Shock-induced poverty in Urban China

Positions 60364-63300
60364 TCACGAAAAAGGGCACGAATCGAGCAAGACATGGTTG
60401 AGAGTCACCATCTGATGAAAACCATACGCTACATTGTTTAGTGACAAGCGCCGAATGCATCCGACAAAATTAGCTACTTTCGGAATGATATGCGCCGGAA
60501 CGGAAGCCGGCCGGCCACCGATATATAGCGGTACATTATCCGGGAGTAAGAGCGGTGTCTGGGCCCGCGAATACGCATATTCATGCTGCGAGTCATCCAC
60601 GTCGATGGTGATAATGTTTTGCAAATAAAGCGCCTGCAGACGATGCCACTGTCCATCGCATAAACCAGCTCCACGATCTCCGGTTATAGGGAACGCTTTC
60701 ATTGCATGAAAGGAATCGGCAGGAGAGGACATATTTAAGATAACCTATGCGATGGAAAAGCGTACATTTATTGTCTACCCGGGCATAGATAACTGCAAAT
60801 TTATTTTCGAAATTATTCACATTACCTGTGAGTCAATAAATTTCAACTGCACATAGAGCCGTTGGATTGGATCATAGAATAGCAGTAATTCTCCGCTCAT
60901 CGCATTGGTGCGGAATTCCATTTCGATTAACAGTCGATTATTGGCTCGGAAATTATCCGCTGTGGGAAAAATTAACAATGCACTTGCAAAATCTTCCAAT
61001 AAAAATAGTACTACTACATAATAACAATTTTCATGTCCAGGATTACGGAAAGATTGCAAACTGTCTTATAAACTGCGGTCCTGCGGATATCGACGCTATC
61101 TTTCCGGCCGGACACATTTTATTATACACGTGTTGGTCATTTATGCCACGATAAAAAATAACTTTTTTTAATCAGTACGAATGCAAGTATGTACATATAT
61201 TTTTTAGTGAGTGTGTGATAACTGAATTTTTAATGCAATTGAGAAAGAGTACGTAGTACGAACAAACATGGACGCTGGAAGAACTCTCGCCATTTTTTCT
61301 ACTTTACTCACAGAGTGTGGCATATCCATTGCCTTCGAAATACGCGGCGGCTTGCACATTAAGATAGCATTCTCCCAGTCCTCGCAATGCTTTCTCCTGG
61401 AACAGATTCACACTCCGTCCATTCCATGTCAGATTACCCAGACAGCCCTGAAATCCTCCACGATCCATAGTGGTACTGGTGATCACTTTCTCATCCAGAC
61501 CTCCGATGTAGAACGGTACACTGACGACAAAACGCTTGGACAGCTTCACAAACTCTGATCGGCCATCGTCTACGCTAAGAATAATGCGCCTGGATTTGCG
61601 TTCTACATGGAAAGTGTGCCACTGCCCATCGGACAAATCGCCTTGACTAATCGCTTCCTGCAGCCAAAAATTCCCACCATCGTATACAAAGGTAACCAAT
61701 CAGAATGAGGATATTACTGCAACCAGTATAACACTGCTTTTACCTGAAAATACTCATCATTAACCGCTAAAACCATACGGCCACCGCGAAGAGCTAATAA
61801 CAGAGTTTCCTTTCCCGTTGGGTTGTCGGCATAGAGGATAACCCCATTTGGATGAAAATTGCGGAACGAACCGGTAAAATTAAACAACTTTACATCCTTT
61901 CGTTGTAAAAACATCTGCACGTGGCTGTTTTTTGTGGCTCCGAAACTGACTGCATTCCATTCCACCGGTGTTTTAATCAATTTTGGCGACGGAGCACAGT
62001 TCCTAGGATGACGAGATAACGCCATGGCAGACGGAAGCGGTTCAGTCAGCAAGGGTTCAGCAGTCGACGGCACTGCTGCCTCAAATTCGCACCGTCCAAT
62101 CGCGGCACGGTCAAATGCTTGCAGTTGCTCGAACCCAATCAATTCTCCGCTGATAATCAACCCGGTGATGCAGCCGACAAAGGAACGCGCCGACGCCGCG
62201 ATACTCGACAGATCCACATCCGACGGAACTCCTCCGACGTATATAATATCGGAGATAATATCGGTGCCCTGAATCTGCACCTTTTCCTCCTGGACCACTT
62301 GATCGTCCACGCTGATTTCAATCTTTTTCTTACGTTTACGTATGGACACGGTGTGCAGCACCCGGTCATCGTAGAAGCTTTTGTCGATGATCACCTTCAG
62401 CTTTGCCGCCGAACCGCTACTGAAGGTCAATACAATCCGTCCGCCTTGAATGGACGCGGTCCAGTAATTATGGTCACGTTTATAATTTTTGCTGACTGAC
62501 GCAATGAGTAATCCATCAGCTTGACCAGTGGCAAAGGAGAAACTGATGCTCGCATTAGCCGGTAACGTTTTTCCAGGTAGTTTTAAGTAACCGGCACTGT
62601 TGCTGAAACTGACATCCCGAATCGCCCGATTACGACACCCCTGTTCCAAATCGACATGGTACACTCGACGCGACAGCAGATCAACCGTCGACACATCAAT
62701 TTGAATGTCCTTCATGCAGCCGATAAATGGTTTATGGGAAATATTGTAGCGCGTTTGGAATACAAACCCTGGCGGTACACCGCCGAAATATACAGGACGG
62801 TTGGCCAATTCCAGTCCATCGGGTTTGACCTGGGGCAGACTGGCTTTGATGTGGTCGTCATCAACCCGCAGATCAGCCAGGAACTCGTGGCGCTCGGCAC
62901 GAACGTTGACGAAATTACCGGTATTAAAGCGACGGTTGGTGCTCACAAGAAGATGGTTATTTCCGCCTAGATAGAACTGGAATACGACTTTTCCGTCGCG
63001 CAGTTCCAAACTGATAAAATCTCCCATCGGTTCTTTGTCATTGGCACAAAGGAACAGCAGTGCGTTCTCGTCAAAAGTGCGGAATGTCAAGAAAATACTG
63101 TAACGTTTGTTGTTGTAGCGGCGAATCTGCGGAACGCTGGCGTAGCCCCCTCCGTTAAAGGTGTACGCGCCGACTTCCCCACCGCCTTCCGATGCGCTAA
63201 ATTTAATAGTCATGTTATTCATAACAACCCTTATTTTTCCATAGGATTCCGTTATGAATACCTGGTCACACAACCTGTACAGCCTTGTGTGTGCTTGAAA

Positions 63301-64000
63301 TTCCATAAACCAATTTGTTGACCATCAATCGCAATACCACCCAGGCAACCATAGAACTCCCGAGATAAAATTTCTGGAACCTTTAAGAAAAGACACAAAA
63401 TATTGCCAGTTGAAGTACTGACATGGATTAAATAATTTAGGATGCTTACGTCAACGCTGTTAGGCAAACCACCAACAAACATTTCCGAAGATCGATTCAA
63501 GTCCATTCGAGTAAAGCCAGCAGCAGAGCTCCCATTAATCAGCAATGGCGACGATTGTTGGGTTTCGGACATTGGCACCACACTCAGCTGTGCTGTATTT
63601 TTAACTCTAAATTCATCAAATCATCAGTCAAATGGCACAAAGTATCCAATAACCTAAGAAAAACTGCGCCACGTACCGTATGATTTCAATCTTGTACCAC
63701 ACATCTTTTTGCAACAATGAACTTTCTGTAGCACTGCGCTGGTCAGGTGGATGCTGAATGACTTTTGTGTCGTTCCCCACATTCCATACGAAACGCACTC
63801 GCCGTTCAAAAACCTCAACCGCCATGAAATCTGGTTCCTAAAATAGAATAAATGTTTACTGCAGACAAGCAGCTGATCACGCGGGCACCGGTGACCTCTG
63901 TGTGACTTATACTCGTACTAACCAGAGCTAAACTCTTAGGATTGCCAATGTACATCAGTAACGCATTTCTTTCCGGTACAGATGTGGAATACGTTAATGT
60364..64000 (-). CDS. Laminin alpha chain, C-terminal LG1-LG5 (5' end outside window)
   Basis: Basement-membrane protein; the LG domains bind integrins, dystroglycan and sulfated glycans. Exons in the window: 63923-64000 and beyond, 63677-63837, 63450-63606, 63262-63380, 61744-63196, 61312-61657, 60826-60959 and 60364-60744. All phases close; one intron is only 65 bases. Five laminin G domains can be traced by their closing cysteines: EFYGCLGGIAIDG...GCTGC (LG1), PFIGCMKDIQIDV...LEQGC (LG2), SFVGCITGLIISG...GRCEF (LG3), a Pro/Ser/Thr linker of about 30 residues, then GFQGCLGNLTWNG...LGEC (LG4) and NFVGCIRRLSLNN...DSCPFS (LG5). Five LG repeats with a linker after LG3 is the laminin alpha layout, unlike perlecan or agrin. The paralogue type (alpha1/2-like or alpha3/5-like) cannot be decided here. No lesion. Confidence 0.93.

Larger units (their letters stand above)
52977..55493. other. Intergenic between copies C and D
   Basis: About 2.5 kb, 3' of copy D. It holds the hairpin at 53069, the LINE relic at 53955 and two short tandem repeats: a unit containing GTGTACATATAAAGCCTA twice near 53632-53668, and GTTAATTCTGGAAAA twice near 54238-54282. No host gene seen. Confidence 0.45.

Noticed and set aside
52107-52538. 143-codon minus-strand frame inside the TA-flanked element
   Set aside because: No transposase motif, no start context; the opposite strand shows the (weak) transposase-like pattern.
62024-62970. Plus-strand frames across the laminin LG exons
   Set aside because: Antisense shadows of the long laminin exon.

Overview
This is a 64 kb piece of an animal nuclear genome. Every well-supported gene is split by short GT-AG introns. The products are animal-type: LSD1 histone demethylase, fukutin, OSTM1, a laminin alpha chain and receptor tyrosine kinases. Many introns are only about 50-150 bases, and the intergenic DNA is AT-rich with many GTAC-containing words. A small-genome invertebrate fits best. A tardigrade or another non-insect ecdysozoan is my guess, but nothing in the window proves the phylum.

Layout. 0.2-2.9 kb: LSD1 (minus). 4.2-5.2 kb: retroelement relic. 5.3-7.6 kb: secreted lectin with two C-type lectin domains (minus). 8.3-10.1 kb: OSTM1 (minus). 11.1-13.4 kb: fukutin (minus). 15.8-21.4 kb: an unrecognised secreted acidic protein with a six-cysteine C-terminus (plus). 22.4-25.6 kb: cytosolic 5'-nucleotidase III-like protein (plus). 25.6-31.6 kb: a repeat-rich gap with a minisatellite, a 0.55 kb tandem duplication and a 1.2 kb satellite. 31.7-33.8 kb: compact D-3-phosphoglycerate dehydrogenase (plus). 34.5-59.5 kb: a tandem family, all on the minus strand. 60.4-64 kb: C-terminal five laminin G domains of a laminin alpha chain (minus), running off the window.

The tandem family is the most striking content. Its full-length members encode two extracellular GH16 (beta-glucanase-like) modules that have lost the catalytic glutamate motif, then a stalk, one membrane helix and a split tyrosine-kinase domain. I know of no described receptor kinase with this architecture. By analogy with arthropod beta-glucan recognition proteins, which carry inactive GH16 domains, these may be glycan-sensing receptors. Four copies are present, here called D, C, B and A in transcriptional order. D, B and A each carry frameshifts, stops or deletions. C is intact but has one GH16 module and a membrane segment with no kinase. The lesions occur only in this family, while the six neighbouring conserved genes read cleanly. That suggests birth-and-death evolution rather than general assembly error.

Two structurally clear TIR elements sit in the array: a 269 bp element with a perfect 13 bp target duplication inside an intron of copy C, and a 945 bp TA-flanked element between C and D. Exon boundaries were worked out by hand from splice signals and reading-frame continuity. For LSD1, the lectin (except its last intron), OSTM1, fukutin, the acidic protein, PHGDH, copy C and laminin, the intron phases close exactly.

Under the planned economic system, uniform social security provision was provided to urban workers under the 1951 Labor Insurance Regulations of the People’s Republic of China. According to the regulations, urban workers employed in enterprises were guaranteed full and lifelong employment, a pension, work injury, sickness and maternity benefi ts, and access to housing, child care and education. Those identifi ed as poor in urban China were mainly people who lacked the ability to work and had no other income source or family support. They were covered by the offi cial relief programme in urban areas (Cai et al. 2005). Persistent poverty was almost entirely a rural phenomenon until the beginning of the 1990s. In 1988, the proportion of the population in poverty was 12.7 per cent in rural areas and 2.7 per cent in urban areas; by 1995, the poverty rates in rural and urban China were 12.4 per cent and 4.1 per cent respectively (Khan et al. 2001; Riskin and Li 2001).